1.) "Down in My Heart" by William Stafford. He is mostly known as a poet and rightly so. But this little book(94 pages) is a treasure. From 1942-1945 Stafford was held in a conscientious objector's camp for his refusal to join the U.S. Army. This is no silver spoon youth whining. His stance is measured and his beliefs often do waver--but never fully break.
2.) "A Book of Reasons" by John Vernon. After the death of his brother the author is left to sort his things. What follows is the full discovery of his brother as a recluse. The items found become a part of who this man was and interspersed with the personal narrative is a brief history of certain items. There are lots of sad family books--and this one is sad--but it is also ultimately a story of one brother's love for another both in life and death.
3.) "Mystery and Manners" by Flannery O'Connor. This is her lone book of non-fiction and it is a collection of essays, speeches and articles. Her main topics and issues have been discussed critically ad nauseum. She is the queen of southern gothic. Yet she possessed humor and tenderness that are often overlooked. The essay on the peacocks she kept as pets is worth the price alone.
4.) John McPhee, is to me, the perfect non-fiction writer. His topics are widely varied. He does research that influences his work but does not overtake it. He's both funny and profound. He lets the subjects speak for themselves. I will not go on. I could pick almost any of his books but I've decided on "Levels of the Game" which is micro-story at its finest. This is, ostensibly, an account of one tennis match between Arthur Ashe and Clark Graebner in 1968. The two could not have been more different in background, style or temperment. So the book is about sports, yes. But it is also about competition and psychology and, like all fine journalism, much more.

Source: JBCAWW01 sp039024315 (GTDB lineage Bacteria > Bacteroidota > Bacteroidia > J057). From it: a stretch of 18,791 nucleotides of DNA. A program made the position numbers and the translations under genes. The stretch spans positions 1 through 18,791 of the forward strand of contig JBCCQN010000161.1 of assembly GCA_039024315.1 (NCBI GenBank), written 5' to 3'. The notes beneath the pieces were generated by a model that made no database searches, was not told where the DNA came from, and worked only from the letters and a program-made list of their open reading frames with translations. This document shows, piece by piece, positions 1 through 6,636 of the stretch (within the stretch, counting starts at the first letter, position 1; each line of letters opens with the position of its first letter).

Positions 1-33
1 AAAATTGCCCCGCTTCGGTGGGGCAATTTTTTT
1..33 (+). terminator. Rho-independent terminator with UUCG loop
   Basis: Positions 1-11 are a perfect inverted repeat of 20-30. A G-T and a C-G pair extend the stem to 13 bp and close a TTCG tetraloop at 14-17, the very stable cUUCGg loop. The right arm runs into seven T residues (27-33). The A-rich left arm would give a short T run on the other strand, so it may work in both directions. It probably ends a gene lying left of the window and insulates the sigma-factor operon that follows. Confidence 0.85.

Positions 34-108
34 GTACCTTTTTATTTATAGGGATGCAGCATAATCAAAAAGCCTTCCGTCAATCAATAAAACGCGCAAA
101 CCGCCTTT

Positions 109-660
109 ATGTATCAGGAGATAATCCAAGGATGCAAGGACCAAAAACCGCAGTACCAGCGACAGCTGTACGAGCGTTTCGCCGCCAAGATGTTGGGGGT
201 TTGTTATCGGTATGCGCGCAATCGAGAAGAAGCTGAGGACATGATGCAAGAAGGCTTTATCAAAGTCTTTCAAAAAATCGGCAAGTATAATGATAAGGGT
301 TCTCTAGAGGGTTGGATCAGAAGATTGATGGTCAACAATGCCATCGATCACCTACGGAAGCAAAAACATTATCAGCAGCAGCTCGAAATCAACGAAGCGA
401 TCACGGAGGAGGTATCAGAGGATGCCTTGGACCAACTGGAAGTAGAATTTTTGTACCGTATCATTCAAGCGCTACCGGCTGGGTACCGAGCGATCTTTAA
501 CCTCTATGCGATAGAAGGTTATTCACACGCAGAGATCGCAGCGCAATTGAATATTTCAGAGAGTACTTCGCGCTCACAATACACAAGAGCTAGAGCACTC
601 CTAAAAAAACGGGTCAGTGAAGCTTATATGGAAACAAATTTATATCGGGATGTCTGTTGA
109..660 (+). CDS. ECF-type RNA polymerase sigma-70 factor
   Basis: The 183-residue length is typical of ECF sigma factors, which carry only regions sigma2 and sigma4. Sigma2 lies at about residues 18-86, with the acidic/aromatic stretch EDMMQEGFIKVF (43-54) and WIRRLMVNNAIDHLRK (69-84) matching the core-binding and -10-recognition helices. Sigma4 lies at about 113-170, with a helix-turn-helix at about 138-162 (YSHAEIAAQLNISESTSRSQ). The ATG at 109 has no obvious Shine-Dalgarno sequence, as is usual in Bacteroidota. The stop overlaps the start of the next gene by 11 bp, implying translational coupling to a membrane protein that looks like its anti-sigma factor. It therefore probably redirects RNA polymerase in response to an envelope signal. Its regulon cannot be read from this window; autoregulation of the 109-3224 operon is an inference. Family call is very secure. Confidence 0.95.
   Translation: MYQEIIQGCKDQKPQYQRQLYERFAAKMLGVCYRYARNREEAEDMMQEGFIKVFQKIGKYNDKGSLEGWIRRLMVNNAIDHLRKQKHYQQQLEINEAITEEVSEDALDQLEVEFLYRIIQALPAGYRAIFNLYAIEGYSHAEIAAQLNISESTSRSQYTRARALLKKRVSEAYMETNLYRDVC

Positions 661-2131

5.) "Bury Me Standing" by Isabel Fonseca. I like books on outsider culture of all kinds and gypsy culture could be the most 'outsider' of all in that even its members don't fully conform to one set of ideas or ethnicity. Fonseca has written something that isn't so much a history as a partial glimpse. The very fact that she was given any access at all into these people is a testament to her tenacity and good faith. Gypsies have been mistreated and feared across the globe. Who they are is a genetic and cultural tangle. Fonseca's is the best of the many books on this topic I've read.